Love Wins Over Mean, Crazy, Famous People

I finally got my hands on a copy of Rob Bell’s Love Wins. Needless to say, it was awesome. I read it last weekend and loved it. Many conservative evangelicals criticized it pre-release. They continued to harp on it following its debut. Some deemed Bell a heretic in nasty words and damning sermons. Of course, the book claims nearly nothing of what the critics say it does. My summary: Bell states everything we all think, but most are too afraid to say. What do I mean by this? I will show you.

Basically, back in the Protestant Reformation, two fellows by the names of Martin Luther

It actually does.

and John Calvin dug up the writings of the biggest of the big names in Christian theology, particularly St. Augustine Bishop of Hippo and St. Thomas Aquinas. In very reduced terms, Luther and Calvin gleaned from those two theologians and the Bible that G-d loves all people. Simple enough. Much of Christian theology revolves around that simple fact. The great theologians added a caveat to this simple truth: if you do not know and acknowledge G-d’s love, G-d is mightily angry at you, angry enough to send you to a realm of eternal torturing.

I think I need to repeat that in very clear, logical terms:

a) G-d loves you.

b) If…

you do not know G-d loves you

or

you do not acknowledge that G-d loves you (e.g. through faith in Jesus)

Then…

c) G-d will punish you by sending you to Hell where you will be tortured (i.e. water-boarded, beaten, put on the rack, burned, etc.) for eternity.

Essentially, for some reason, this G-d of love needs you to suffer infinitely for not loving back. Let me say this bluntly: the argument I just stated is absolutely, completely stupid, insane, sadistic, and entirely untrue. It represents the biggest reason for why people leave the church. Many studies report that people leave the church due to Christian hypocrisy. I doubt people leave churches over others and their inconsistencies more often than leaving due to a hypocritical G-d. That actually makes sense.

So what does Rob Bell argue in Love Wins? He affirms the first point from above. G-d loves everyone. He continues on to the next point which is that G-d will do anything, for an eternity, to prove to all humanity this love. Bell proceeds to nuance his thought by adding what he believes love is, or rather, what love is not. Love is not coercion. Hence, love cannot force anybody to do anything. Rather, G-d grants humans the choice: heaven or hell, and this choice stands for all eternity. G-d dares not seal our fate in hell without the option otherwise. To damn us eternally to hell would not be very loving. Letting us choose hell is. Nonetheless, G-d still loves us. No matter what.

Bell goes on to note, quite astutely, that we really know nothing about heaven and hell. We have never been there! Rightly, he asserts we need not focus our whole lives on figuring out what heaven will be like or what hell will be like. We, instead, should spend our time focusing on what Jesus focused on: all the people around him. Bell encourages us to live and not sit around waiting to die.

Let me tease out the implications of such a belief. Naturally, if G-d loves you and it means believing and acknowledging G-d’s love to prevent eternal damnation, then the threat of condemnation hangs over the heads of the people filling the pews. In order to appear certain of G-d’s love, they continue to attend church. Sunday attendance maintains the facade of belief, and therefore deters hellfire and damnation. If G-d loves you whether you believe it or not, why go to church? Suddenly, new reasons for Sunday mornings must be thought up. No one goes out of fear. They simply go by choice. With the psychological terror of being damned gone, many popular preachers fear losing their grip on those who fill the aisles on Sundays. Thus, they continue preaching a senseless, crazy, hypocritical, hateful, and sadistic “good news”.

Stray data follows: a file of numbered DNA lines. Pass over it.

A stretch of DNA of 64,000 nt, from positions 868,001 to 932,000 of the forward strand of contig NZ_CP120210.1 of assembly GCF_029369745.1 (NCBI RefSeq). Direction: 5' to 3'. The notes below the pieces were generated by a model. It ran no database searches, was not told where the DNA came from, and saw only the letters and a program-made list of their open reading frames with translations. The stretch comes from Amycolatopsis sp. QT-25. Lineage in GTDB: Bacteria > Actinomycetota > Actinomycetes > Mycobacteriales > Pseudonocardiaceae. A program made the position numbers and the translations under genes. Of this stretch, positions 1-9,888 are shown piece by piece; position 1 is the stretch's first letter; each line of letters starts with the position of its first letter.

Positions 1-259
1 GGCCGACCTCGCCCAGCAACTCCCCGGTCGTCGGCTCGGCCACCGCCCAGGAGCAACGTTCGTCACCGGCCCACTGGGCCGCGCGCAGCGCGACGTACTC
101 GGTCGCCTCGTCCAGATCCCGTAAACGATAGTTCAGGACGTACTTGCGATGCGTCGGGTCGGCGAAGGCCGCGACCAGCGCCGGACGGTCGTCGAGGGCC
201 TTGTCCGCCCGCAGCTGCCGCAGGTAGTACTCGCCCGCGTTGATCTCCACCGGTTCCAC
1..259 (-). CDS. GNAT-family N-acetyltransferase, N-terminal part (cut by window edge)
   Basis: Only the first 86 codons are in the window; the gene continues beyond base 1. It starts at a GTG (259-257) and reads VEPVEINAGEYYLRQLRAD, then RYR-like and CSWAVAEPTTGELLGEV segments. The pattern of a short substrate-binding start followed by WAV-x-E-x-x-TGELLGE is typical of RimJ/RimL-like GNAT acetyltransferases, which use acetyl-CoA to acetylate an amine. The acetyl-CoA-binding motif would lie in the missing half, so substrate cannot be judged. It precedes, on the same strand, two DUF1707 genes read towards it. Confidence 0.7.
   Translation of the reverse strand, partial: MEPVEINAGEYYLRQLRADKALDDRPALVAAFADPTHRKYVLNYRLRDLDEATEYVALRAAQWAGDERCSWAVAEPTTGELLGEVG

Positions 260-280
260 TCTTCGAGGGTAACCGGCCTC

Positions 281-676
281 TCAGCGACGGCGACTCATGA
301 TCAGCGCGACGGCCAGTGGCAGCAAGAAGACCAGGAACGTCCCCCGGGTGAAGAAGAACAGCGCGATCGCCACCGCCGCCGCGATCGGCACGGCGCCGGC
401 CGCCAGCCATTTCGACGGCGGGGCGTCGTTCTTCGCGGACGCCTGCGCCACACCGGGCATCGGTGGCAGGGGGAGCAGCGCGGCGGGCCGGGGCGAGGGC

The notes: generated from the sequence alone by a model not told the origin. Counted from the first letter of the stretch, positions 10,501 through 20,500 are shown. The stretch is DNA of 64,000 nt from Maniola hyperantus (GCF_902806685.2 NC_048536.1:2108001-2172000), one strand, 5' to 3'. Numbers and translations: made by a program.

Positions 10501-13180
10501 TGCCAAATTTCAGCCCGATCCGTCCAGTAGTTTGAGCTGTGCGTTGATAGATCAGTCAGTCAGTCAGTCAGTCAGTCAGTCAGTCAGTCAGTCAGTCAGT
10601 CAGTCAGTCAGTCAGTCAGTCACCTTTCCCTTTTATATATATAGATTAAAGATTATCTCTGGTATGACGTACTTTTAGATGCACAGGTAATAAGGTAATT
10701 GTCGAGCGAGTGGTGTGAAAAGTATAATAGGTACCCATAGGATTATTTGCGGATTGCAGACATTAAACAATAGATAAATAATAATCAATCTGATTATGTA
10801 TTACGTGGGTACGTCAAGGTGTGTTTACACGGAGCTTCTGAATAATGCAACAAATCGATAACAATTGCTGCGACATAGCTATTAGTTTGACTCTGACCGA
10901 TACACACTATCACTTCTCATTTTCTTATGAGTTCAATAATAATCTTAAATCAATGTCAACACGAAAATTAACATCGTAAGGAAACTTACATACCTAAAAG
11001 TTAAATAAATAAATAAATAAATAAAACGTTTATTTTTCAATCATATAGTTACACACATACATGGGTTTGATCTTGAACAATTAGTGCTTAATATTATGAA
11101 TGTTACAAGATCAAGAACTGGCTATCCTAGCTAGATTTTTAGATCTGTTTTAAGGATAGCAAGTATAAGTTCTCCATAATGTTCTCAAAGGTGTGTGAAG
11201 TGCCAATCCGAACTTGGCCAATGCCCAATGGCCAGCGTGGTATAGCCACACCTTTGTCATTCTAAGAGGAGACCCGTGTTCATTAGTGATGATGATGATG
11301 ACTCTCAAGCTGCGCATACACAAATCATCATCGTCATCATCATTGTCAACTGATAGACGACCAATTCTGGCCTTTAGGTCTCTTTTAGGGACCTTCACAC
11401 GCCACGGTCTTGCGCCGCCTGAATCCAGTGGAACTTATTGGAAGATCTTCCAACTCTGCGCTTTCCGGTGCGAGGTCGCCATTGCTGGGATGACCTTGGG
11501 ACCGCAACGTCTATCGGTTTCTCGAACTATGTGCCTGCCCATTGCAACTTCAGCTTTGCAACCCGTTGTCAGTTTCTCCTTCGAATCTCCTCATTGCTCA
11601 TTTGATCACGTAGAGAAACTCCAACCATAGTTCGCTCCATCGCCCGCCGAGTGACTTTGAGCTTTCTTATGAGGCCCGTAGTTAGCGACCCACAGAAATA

In short, Bell argues against the belief that G-d’s love is contingent upon our belief in that love. He does not argue for universalism. He does not argue against the Bible. And he does everything the other super popular megachurch pastors do, except better. He trusts G-d will move, and he does not rely on the threat of eternal damnation to do so. He made up nothing new. People in the Christian faith have been saying this for a long, long time.

G-d loves you. Now live like that is true and not like you are afraid it might not be.

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About ben adam

The world is going to hell in a handbasket, and we might miss Armageddon because we're too busy watching MTV and CNN. Please, read a book, throw a ball, bake some bread, and for goodness sake, turn the TV off.
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2 Responses to Love Wins Over Mean, Crazy, Famous People

  1. Incredible. I wish you could’ve been at our church this Sunday when our new pastor preached on this book. My wife has always had a similar mindset to what you’re hinting at here, that we all will still be granted choice. There’s this movie, I think, called What Dreams May Come, which I can’t remember the full story, but I do remember that it functions on the choice, that we choose heaven or we choose hell, that once we see ourselves as we truly are, we’re likely to choose hell unless we can trust that God really loves us. Anyway, between you, Tyler, and Pastor Dan promoting it, looks like I need to read this book….sometimes God’s nudges aren’t so subtle.

  2. teamchauncey says:

    money in the bank.

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